A Tale of Two Industries: Retail in India

4/23/2014
The Indian retail market is estimated to be worth approximately $450 billion and accounts for 14 percent to 15 percent of India's GDP. It is one of the top five retail markets in the world by economic value and also one of the fastest growing global retail markets.

Yet despite its size and power, India's retailing industry remains dominated by owner-manned small shops. Indeed, Indian retail is in fact two separate industries — the "organized" retail of large chains, international brands and foreign investment and a more domestic "unorganized" or "shadow" retail that exerts huge economic and political influence. The tension between these two spheres is one of the most pressing issues facing international retailers, fashion manufacturers and textile-based businesses looking to capitalize on the Indian market.

The weight of history
To fully understand the Indian retail environment, it is necessary to revisit the history of fashion manufacturing and retail. India is undergoing a "compressed evolution" of this history. Fashion began as a bespoke tailored and low-volume industry supplied by the textile manufacturers; then, power shifted to the manufacturers, who would make  products, place them on display or promote them, and customers would then be attracted to purchase the more standard product.
   
However, with the progress from the industrial revolution and the advent of mass scale production, this all changed dramatically. Manufacturers were no longer focused on making really small volumes of product for the window, but 10 or more for the shelf. Standardization drove economies of scale; however the retail of these products remained fragmented.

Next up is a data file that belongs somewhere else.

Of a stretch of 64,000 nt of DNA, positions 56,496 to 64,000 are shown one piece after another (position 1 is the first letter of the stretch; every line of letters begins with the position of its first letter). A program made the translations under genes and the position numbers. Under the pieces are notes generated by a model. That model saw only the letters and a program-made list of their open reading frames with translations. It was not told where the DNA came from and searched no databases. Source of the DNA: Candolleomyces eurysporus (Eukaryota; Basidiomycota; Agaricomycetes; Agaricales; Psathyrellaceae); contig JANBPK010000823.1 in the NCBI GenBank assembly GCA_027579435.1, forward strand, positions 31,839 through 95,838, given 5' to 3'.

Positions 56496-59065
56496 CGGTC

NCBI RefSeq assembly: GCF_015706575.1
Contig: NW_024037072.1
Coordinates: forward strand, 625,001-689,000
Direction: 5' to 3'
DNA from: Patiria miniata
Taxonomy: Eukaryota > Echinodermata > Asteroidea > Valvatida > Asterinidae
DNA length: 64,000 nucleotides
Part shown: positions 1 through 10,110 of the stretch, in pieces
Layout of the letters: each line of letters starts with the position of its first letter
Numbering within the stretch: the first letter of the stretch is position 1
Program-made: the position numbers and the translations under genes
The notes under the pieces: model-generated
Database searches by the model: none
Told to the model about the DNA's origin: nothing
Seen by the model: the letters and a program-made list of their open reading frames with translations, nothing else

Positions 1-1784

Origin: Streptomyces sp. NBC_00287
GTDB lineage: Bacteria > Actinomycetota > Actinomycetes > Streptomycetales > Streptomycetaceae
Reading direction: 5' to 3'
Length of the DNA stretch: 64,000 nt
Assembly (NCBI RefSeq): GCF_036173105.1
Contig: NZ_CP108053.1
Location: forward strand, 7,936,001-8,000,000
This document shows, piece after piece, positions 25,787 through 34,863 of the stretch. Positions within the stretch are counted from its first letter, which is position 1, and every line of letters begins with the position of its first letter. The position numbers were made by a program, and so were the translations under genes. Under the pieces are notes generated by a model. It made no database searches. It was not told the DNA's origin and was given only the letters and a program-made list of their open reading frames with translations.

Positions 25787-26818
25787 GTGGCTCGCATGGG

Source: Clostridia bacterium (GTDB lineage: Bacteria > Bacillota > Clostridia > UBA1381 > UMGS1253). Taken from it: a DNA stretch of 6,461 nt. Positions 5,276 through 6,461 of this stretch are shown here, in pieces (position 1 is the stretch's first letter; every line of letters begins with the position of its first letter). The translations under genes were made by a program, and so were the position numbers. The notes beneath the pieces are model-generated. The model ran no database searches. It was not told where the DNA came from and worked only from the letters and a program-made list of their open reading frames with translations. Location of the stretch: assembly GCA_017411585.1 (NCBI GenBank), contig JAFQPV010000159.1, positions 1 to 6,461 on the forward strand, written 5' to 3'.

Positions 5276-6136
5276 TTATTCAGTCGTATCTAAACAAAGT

This is similar to the history of UK or U.S. retailers — the likes of Woolworths, Selfridges and Marks & Spencer. It is also the story of retail evolution within a confined urban development. Standardized products drive consistency and need, growing demand and an economic backdrop that favors mass production.

By comparison, within India you have pronounced diversity and regional differences. The huge variation in climate across the country and the federation of regional states, deep regional pride and poor infrastructure have led to a business climate that favors smaller, independent retailers and manufacturers that focus on and address local needs.  Instead of a rapid evolution to an organized, consolidated retail sector, India has remained a two-tier market.

Lessons from a global perspective
Though not exclusive to India, this large "shadow" retail industry of smaller, independent retailers has such a strong identity of its own that it is hard to find similar examples elsewhere in the world. Perhaps the closest would be Brazil, where the government made a concerted political decision to protect itself, creating the ideal environment for domestic producers and retailers to work in concert — and deliver to the local demand without dependence on external production.

Where Brazil imposed a closed domestic focus, India is keen to open itself up as a market, as both producer and consumer. This has led to retail becoming a real battleground as big, foreign retail giants look to enter the market but find themselves in the midst of a system that is based around a far more fragmented retail ecosystem than they are accustomed to.

Until 2011, Indian central government denied foreign direct investment (FDI) in multi-brand retail, forbidding foreign groups from any ownership in supermarkets, convenience stores or any retail outlets.